News Segment


September 3, 2004

NEW YORK (Billboard) – Child exploitation, band infighting and broken dreams are all explored in the documentary “Edgeplay: A Film About the Runaways.”

Much has been said about pioneering all-female rock band the Runaways, but “Edgeplay” is the first time the group’s story, told from the perspective of former members, has been caught on film.

“Edgeplay” has screened at several festivals this year, including the London Film Festival and the Don’t Knock the Rock Film & Music Festival in Los Angeles. There are no theatrical release plans for “Edgeplay,” but Image Entertainment will release the movie on DVD in January.

“This was the toughest thing I’ve ever done in my life,” says director/writer/producer/editor Victory Tischler-Blue, also known as Vicki Blue, the name she used as a bass player in the Runaways. “I felt I needed to protect my bandmates but also hold people accountable for their actions.”

“Edgeplay” is Tischler-Blue’s feature directorial debut, and it takes an unflinching look at the dark side of the music business. The movie candidly tells the Runaways’ story from the band’s 1975 origins to 1979 breakup, as well as charting its members’ post-breakup experiences.


During their heyday, the Runaways were teenagers, and their music often was marketed as “jailbait rock.” “Edgeplay” chillingly details the band members’ experiences of exploitation and abuse — and the long-term effects.

“This is a heavy, dark film,” Tischler-Blue says. “Each girl’s story is different. But Sandy West’s story is probably the toughest out of all of them. People seem to react to her story the most because it’s so raw and heartfelt.”

“Edgeplay” is from Tischler-Blue’s production company, Sacred Dogs Entertainment, whose upcoming projects include two Suzi Quatro films: documentary “Naked Under Leather” and concert DVD “Leather Forever.”

Jackie Fuchs, also known as former Runaways bassist Jackie Fox, was an executive producer of “Edgeplay,” along with Dwina Murphy-Gibb (wife of the Bee Gees’ Robin Gibb) and P. Arden Brotman.

Fuchs says, “Vicki’s choices for this film probably aren’t what other people in the band may have made. Vicki joined the band at a very dark time. She didn’t get to experience the times that were more fun.”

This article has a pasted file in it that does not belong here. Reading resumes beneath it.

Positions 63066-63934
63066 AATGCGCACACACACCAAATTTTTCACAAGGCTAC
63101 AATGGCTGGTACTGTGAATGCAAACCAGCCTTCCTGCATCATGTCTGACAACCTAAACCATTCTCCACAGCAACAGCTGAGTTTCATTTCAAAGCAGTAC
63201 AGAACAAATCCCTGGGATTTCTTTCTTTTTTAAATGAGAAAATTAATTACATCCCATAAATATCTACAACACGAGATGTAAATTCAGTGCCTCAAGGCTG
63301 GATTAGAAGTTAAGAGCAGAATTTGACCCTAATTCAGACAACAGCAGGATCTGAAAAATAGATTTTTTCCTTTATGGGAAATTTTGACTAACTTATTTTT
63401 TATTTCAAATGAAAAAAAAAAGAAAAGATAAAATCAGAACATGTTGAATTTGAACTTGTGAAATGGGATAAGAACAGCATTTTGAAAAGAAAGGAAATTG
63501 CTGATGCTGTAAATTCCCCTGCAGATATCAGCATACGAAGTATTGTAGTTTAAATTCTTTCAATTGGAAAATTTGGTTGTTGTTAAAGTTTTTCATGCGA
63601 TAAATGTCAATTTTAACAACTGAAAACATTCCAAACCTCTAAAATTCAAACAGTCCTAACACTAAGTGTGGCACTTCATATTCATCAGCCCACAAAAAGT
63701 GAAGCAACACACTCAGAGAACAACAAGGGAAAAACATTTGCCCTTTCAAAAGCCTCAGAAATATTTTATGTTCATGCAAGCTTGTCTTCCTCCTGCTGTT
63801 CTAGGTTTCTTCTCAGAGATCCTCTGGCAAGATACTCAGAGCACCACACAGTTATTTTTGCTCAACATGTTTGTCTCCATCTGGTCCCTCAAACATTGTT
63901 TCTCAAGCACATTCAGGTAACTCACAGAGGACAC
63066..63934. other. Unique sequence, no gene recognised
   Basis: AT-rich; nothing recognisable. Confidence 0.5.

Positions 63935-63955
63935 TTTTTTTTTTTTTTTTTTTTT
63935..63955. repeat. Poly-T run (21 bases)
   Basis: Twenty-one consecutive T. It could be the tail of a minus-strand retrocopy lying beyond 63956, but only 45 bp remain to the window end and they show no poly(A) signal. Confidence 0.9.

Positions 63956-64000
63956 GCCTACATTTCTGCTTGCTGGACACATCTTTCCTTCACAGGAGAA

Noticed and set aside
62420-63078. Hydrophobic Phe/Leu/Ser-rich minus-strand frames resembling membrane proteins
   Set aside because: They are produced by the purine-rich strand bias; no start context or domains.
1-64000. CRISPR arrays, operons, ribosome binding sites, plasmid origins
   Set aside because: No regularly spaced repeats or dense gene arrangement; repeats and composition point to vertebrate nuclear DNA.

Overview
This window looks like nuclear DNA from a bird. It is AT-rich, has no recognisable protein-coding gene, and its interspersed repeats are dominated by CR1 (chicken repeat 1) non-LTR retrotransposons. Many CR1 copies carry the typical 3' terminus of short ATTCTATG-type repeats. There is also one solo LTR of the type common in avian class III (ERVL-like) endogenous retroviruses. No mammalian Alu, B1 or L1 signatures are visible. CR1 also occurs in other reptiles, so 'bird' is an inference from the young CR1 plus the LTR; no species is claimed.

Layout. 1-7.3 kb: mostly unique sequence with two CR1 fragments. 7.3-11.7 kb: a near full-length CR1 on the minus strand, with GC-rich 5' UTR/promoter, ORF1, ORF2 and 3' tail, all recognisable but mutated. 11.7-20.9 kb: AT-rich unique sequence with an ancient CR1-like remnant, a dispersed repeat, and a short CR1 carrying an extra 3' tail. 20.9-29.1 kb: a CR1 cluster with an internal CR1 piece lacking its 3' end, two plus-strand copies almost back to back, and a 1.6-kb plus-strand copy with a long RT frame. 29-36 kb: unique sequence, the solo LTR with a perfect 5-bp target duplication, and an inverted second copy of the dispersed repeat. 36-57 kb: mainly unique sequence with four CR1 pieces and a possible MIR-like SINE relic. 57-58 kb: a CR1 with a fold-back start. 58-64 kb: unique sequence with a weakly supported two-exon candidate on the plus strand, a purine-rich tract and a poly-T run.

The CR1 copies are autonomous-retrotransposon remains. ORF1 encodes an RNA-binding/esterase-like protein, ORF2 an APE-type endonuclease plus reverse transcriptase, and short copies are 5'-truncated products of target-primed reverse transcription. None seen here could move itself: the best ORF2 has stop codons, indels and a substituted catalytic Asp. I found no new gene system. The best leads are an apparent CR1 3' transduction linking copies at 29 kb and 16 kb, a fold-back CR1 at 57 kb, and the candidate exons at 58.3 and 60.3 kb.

Although former Runaways members Lita Ford, Cherie Currie, West, Kari Krome and Fox all agreed to be interviewed for the movie, the most famous ex-member, Joan Jett, refused to take part.

Tischler-Blue says, “It was disappointing that Joan chose not to participate, but she typically hasn’t liked talking about the Runaways in interviews.”

Jett, who co-wrote most of the Runaways’ songs, also did not grant permission to use the band’s music in the film. As a result, the Runaways performance footage in the movie shows them playing only covers.

Fortunately, the “Edgeplay” companion album (released Aug. 24 on Hip-O Records/UMG Soundtracks) consists mostly of Runaways music, including “Cherry Bomb,” “Hollywood” and live versions of “Secrets” and “Rock ‘N’ Roll.” Fuchs and Tischler-Blue executive-produced the set.

The album also includes previously unreleased tracks from Ford and Quatro, who appears in the film.


Fuchs is now an entertainment attorney, and she says the Runaways’ bad experiences in the music business probably influenced her decision to become a lawyer.

Kim Fowley, the notorious former manager of the Runaways, “treated us badly,” Fuchs says, “but I think all of us were a little bit damaged before we joined the Runaways.”

Tischler-Blue adds, “Kim Fowley wasn’t the only villain. There were a lot of people who took advantage of us.” Fowley could not be reached for comment.

The director says her goal with “Edgeplay” is “to tell the real story of this band and to get the message across that it’s so important for kids to have a solid foundation.

“It took me six years to do this film,” Tischler-Blue says. “There were so many times I wanted to give up, but I persevered and I’m grateful to all the people who encouraged me to keep going.”

Carla Hay courtesy of Billboard